DPP Home Software Image Processing
  • Print
  • Email

Image Processing Software

There's a ton of digital darkroom software packages on the market.  Our image processing software reviews offer insight with the professional in mind.  Explore our imaging software before your next purchase.

Thursday, August 16, 2007

Red On The Set

When Epson wanted to photograph one of the world's rarest automobiles to test a new printer, they went to Stage 3 Productions in Detroit, where the staff knows how to generate maximum resolution

Red On The Set

The next best thing to driving a $1.3-million Enzo Ferrari is photographing one. Epson America challenged us to photograph the legendary car in our studio at Stage 3 Productions and create the most detailed digital files possible. Dan Steinhardt at Epson specifically asked for a final file that was unflattened, 16-bit, Pro Photo RGB-captured to the highest resolution possible. Using a Sinarback 54HR, P2, the final size after retouching would be in the gigabytes.

  Read More...

Tuesday, June 26, 2007

Photoshop Lightroom, Part 2

Although Photoshop gets all the glory, in Photoshop Lightroom, Adobe has created a tool that will help professionals take control over their image libraries and catalogs of work

Photoshop Lightroom, Part 2

Photoshop Lightroom was one of the most highly anticipated software packages ever for professional photographers. It's not a stretch to say that in an era when organization and efficient workflow are paramount, Lightroom probably captures more attention than even the new release of Photoshop CS3. Lightroom isn't meant to be a replacement for Photoshop. It's meant to exist side by side with the heavy processing power of Photoshop as a tool to help you efficiently handle workflow and many of the routine image-processing tasks.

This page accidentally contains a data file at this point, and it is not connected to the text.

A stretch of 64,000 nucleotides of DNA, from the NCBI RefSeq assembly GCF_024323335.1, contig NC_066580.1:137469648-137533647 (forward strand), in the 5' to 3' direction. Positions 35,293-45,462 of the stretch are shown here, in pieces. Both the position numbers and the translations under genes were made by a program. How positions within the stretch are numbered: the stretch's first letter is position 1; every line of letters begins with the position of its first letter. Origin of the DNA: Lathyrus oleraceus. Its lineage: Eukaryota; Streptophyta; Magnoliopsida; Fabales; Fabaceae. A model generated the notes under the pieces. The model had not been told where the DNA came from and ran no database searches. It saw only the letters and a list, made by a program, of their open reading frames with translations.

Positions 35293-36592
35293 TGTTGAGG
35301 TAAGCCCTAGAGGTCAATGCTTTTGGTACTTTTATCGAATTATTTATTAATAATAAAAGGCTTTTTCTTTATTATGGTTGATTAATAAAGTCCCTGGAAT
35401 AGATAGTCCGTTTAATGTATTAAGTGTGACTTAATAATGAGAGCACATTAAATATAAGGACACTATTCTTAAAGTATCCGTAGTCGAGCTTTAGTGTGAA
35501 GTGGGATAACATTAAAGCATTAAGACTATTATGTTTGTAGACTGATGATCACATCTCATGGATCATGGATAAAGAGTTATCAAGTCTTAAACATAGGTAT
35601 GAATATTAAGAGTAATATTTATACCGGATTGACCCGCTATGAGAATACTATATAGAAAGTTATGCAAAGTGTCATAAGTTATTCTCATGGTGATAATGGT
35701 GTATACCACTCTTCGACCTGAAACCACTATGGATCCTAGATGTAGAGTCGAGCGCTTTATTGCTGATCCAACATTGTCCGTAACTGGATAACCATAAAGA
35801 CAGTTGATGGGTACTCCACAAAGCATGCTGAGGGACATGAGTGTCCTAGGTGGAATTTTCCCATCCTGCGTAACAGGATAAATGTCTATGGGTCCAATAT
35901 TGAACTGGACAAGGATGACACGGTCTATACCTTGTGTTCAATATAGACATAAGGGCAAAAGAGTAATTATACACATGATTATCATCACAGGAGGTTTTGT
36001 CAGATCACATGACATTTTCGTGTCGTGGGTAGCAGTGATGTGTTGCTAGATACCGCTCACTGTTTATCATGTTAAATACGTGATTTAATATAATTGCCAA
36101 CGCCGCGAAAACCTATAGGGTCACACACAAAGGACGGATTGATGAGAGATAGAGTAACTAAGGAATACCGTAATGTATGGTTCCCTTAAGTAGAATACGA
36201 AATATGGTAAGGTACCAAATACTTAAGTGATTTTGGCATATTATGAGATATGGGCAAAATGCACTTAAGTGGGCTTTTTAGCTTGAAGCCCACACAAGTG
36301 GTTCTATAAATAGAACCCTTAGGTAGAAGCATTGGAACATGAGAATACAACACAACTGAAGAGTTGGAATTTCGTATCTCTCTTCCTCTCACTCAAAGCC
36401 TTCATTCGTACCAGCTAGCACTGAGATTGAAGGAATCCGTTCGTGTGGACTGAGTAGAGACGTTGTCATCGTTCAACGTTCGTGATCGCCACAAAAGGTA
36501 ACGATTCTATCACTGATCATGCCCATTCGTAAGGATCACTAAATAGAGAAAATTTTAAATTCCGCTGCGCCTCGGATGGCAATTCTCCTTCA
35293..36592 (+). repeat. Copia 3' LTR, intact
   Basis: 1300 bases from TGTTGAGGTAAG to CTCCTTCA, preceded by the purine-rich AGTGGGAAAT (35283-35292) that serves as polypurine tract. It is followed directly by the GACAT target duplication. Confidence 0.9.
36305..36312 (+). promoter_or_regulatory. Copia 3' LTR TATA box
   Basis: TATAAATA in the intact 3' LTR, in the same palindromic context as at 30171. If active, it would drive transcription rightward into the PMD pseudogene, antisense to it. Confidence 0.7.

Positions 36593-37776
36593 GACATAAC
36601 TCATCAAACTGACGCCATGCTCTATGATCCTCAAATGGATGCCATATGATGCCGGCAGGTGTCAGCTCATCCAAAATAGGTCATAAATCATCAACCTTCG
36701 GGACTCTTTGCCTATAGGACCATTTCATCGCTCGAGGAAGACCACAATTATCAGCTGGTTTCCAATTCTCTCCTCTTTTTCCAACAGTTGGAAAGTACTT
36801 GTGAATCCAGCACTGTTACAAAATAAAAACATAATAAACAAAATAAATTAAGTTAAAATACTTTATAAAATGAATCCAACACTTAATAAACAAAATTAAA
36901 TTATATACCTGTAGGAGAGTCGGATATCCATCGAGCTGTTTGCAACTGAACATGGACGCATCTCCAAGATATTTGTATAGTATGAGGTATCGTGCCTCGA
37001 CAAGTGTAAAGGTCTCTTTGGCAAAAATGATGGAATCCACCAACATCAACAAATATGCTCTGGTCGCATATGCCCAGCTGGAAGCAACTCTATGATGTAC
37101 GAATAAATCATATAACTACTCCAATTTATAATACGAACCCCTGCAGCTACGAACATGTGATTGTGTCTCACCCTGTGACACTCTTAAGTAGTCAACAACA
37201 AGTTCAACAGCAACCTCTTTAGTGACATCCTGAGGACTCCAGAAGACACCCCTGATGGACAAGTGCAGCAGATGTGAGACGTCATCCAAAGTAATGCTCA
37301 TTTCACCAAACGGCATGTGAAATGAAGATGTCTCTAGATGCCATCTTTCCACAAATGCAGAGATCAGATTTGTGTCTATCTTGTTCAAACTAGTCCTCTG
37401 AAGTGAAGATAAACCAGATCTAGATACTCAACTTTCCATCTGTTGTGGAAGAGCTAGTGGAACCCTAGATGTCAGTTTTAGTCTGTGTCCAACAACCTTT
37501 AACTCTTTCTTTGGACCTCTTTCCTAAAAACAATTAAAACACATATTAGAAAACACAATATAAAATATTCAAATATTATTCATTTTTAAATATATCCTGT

Read More...

Tuesday, June 26, 2007

Photoshop CS3

After Adobe's unique public beta introduction, the latest version of Photoshop has arrived. Pros will find a interface and a number of key new features to enhance images and streamline workflows.

Photoshop CS3

Every 18 months or so, Adobe blesses the imaging community with a new update to its 17-year-old flagship product. Looking at a new version of Photoshop for the first time and discovering new features that will positively affect my photographic work is always exciting. Photoshop's audience, as well as the focus of the product, has evolved over the years. As Photoshop CS3 hits store shelves, here's a look at the new features that are targeted to the professional photographer end user.

  Read More...

Tuesday, June 19, 2007

Processing The RAW

Photographers in the digital age are inundated with software so Digital Photo Pro talked to the experts to get the ins and outs on two of the most popular RAW processing packages on the market

Processing The RAW

We discuss RAW workflow a lot in the pages of Digital Photo Pro. Having the ability to work smoothly and quickly with RAW files is key to getting the most out of them. It's a simple fact—if you can't make RAW files work efficiently, you'll end up wasting a lot of time or just switch back to JPEG. If we assume you want the power of the RAW file, then JPEGs simply aren't acceptable.